VANI the apex body for civil society organization, in a statement put forward why NGOs are opposing the FCRA bill 2020.
VANI as a representative of 10,000 civil society organizations urges Rajya Sabha MPs to refer the FCRA Bill, 2020 to Select/Standing Committee of the Parliament @samajwadiparty @yadavakhilesh pic.twitter.com/IE3duut2Z3
— VANI (@vani_info) September 22, 2020
In 2015, an interesting statistic by the Central Bureau of Investigation (CBI) showed that there are 31 lakh NGOs in India, which is more than double the number of schools and 205 times more than the number of hospitals in the country. It stated that one NGO covers 400 people as against one policeman for 709 people.
The CBI also informed that only 8-10 per cent of these NGOs had filed their financial records with the Registrar of Societies (RoS) detailing receipt and spending of funds.
This alerted the Government, and in 2016 the Supreme Court directed to amend the FCRA Act, which led to the draconian steps by the Government.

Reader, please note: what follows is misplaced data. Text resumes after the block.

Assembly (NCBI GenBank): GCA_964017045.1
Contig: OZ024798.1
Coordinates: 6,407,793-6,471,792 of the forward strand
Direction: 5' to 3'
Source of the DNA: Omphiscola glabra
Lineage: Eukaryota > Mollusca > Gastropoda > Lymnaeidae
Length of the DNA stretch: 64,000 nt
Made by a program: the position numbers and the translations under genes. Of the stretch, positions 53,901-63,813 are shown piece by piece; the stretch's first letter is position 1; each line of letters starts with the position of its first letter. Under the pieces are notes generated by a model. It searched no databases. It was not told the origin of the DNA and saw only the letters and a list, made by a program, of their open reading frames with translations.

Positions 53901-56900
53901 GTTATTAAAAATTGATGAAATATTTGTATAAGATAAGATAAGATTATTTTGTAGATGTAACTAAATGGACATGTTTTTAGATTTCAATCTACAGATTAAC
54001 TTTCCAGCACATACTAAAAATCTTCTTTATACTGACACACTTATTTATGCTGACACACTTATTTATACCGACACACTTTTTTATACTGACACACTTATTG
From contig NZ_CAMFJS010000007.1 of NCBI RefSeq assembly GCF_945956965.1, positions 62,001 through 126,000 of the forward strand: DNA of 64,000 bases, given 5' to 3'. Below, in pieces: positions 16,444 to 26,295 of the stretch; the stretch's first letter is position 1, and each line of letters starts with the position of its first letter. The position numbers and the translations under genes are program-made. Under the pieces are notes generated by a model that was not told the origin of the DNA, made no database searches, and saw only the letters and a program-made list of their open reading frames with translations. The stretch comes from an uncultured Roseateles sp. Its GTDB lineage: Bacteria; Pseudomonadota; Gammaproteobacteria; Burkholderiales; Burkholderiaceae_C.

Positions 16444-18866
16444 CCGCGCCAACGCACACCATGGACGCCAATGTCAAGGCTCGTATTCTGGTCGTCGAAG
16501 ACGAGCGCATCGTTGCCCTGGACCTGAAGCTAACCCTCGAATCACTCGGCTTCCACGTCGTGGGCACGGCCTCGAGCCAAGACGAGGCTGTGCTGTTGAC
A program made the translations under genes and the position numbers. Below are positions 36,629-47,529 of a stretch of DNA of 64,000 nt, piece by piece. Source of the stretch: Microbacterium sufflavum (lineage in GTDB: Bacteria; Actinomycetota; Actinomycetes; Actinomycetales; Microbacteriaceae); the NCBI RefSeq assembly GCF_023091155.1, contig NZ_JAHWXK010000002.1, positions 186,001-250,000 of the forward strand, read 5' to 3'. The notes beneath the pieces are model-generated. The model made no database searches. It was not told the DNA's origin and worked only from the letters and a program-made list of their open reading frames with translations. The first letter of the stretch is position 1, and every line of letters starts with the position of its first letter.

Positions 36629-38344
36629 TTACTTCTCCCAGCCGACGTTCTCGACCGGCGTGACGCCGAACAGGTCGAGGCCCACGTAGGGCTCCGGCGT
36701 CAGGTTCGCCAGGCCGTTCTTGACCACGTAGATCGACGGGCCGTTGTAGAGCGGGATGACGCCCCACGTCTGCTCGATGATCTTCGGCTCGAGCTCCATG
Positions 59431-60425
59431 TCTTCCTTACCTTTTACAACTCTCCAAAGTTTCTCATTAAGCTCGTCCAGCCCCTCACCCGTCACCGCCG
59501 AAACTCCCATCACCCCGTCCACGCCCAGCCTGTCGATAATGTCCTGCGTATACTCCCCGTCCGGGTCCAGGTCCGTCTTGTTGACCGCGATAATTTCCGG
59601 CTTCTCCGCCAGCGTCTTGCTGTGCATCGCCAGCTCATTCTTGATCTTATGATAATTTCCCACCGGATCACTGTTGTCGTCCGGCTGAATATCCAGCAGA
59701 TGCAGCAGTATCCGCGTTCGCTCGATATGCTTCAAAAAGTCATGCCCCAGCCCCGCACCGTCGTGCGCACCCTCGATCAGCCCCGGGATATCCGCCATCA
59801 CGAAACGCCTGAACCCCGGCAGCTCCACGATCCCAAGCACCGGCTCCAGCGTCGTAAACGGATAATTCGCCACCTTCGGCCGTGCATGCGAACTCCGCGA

The Government, in its stance, asserted that amendments aren’t against the NGOs but against the ones misusing the foreign funds with an attempt to hide their identity. The standpoint of maintaining and protecting internal security by examining the kinds of funds and their utilization within our sovereign body is also very crucial.
In a recent parliamentary debate, Minister of State for Home, Nityanand Rai quoted former finance minister P Chidambaram who had told Parliament earlier that “about Rs 20,000 crore funding was received by NGOs but nobody knew where did the Rs 10,000 crore out of it, go.”
The bill which is passed by the Parliament will now go for the President’s assent.
The fundamental of having two houses in our parliamentary system is to have an intensive discussion on a bill, formation, and adherence of public opinion. The current Parliament session has seen many controversial amendments which are being questioned by the public and opposition. Nation will have to wait and see how the implementation of these bills will take place and how Indians will actually be affected.